I was about 15 when my parents officially got divorced. It wasn’t a pretty divorce, but I’m sure it wasn’t the worst. It took about three years of struggle for my Mom to finally call it quits and put an end to the marriage. Then a few years after that of very painful rebuilding and rediscovering who she was.

So what are the effects of divorce on children?

I don’t know if I could tell you exactly what the psychological effects where on me, but I can tell you a few things I was thinking that probably aren’t exactly what you think. Here are three things I want to share with you as you work with your children during this time.

#1 Children are often experiencing a very different emotional response to the divorce.

My Mom always talks about being in the tornado of divorce. That time when you can’t really see anything clearly outside of the crazy whirlwind. It’s hard to see what may be going on outside through that lens of divorce. And what the effects on children really are.

You may mistakenly believe that everyone else is also in the tornado with you, feeling the same things you are. I would first like to point out that in my situation, my father still very much wanted to be a part of my life. And know that isn’t always the case.

The main point on want to make is that the relationship between a husband and wife is simply very different from the relationship between a father and child. So what are the effects of this?

You should try to acknowledge that what you are feeling emotionally may be extremely different than what your child is feeling. Especially when the father still wants to be a part of our lives. This may be different than what you are wanting to hear, you probably don’t like the thought of that.

I want to comfort and say we aren’t dumb, and we know what’s going on. Don’t think that the relationship hasn’t be effected in some way, but it’s not to the magnitude of what you may be going through.

#2 Resist the temptation to impose your feelings through us.

I want to demonstrate this one through a story. A few years into the divorce we received a phone call at our house from my soccer coach. I happened to pick up the phone right after my Mom who had already started talking with him.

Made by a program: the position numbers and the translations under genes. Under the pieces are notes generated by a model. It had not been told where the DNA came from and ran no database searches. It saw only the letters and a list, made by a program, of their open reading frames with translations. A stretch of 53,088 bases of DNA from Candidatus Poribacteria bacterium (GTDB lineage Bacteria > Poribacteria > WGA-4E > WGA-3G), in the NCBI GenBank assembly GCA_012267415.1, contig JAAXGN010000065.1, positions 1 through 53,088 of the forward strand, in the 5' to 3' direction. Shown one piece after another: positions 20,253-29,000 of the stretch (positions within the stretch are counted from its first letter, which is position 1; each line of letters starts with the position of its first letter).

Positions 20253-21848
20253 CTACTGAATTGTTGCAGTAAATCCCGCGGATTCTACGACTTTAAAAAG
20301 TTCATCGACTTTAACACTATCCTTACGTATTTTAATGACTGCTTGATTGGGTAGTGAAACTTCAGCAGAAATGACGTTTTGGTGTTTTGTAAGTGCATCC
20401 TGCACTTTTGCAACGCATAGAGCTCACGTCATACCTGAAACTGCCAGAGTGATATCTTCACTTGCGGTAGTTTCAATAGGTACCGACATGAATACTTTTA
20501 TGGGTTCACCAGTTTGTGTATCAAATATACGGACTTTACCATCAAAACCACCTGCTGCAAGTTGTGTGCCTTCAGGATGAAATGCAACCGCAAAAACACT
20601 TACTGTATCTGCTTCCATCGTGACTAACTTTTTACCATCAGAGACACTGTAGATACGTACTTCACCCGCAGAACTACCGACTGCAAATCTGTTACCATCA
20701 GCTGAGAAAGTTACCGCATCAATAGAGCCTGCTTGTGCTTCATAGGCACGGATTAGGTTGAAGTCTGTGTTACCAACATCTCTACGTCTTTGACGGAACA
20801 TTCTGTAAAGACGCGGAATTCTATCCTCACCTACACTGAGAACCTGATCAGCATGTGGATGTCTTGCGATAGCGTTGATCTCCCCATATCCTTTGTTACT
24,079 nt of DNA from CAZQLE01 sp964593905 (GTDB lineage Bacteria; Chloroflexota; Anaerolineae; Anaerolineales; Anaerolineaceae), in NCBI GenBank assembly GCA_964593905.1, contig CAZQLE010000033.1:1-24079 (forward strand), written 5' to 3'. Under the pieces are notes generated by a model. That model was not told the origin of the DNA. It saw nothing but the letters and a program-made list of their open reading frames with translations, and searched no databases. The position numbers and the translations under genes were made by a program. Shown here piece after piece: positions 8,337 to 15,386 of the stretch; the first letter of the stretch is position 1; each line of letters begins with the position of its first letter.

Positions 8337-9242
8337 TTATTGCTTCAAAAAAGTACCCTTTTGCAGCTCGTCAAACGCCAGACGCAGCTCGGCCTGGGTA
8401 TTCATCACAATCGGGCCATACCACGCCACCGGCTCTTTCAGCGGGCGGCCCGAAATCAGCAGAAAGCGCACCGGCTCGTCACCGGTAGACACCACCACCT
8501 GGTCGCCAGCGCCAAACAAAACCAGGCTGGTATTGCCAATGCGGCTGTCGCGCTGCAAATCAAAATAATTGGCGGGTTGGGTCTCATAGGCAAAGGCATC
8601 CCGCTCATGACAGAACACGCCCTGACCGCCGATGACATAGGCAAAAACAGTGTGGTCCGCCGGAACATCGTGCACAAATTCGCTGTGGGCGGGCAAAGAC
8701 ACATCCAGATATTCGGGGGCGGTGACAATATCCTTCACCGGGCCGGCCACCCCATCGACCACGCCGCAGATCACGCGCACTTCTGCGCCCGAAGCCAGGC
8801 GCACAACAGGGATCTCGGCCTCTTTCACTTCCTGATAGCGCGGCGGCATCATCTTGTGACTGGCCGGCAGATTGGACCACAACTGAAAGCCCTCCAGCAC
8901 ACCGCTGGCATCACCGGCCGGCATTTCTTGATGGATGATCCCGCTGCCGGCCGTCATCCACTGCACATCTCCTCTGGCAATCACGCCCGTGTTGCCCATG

They started talking and at one point my coach asked how she was doing and how I was doing. And the response my Mom gave was really quite upsetting at the time. Remember – I was there with her through the brunt of the recovery process and saw all the tears, and heard all the screaming and experienced the turmoil she was going through.

But…her response was something along the lines of “I think I’m doing okay, but you know, Grady is really really struggling with this.”

I was shocked. How could she speak for me without really knowing what I was feeling. I was busy with school, I was involved with sports, I had a good group of friends. I was just living my life.

My point is not to assume you know the effects of divorce on your children or use that assumption to speak for them.

#3 We generally aren’t “alone” during this time

As you know divorce has become a major reality of our time. And being in school you are surrounded by other children going through the same thing, or already have gone through it or shortly will go through it. It’s become a part of our culture.

We have people we can talk to if we need to. Don’t necessarily assume that we are keeping it all bottled up because we don’t talk about it at home.

I’m not saying it doesn’t bother us. Believe me it does, but we aren’t outcasts or experiencing some unheard of trauma that we don’t already see around us. I don’t know if that is a comfort to hear or not, but I honestly believe we are resilient and will get through this still standing firmly on our feet.

Have faith that your children will get through this, that they aren’t going to be messed up and that we truly want to see you get better.